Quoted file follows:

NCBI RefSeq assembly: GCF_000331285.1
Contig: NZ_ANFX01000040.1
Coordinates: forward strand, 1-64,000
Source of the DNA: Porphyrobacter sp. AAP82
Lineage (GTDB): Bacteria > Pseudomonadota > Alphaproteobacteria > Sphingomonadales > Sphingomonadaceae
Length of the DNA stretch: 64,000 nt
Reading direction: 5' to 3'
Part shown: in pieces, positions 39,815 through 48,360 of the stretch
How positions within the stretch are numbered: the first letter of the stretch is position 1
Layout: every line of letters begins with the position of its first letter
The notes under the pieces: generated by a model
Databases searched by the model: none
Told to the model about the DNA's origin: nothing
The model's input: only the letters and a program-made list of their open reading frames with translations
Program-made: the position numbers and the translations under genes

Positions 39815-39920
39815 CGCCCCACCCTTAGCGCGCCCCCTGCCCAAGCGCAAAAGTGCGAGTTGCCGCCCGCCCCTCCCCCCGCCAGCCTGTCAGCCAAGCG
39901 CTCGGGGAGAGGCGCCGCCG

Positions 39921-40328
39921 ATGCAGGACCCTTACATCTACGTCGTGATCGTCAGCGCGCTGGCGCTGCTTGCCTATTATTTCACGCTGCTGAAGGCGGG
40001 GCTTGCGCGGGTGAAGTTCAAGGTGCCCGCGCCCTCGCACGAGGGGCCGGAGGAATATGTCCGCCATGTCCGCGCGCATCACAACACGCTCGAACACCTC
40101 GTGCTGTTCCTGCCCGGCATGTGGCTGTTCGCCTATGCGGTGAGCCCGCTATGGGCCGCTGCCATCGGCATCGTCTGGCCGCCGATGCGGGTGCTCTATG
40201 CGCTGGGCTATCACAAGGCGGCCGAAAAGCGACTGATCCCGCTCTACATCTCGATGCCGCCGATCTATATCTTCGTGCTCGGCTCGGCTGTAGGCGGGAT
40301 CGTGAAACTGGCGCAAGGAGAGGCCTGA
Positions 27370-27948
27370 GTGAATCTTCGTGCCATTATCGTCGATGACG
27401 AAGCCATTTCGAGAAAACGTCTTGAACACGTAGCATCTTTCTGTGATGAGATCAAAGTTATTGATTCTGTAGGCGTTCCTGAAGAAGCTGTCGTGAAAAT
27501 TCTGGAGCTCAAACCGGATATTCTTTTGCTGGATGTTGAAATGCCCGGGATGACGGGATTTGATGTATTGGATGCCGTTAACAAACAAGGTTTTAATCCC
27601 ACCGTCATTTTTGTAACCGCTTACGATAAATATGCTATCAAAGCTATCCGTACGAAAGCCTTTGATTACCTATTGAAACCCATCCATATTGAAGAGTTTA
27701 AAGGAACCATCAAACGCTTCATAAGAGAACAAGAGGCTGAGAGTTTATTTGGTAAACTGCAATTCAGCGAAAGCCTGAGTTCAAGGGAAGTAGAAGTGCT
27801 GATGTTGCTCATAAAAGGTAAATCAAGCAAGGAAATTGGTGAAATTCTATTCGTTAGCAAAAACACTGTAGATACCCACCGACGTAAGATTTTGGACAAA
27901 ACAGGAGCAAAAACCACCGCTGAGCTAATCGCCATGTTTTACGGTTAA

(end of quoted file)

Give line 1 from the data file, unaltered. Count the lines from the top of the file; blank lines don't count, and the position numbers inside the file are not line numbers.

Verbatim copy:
NCBI RefSeq assembly: GCF_000331285.1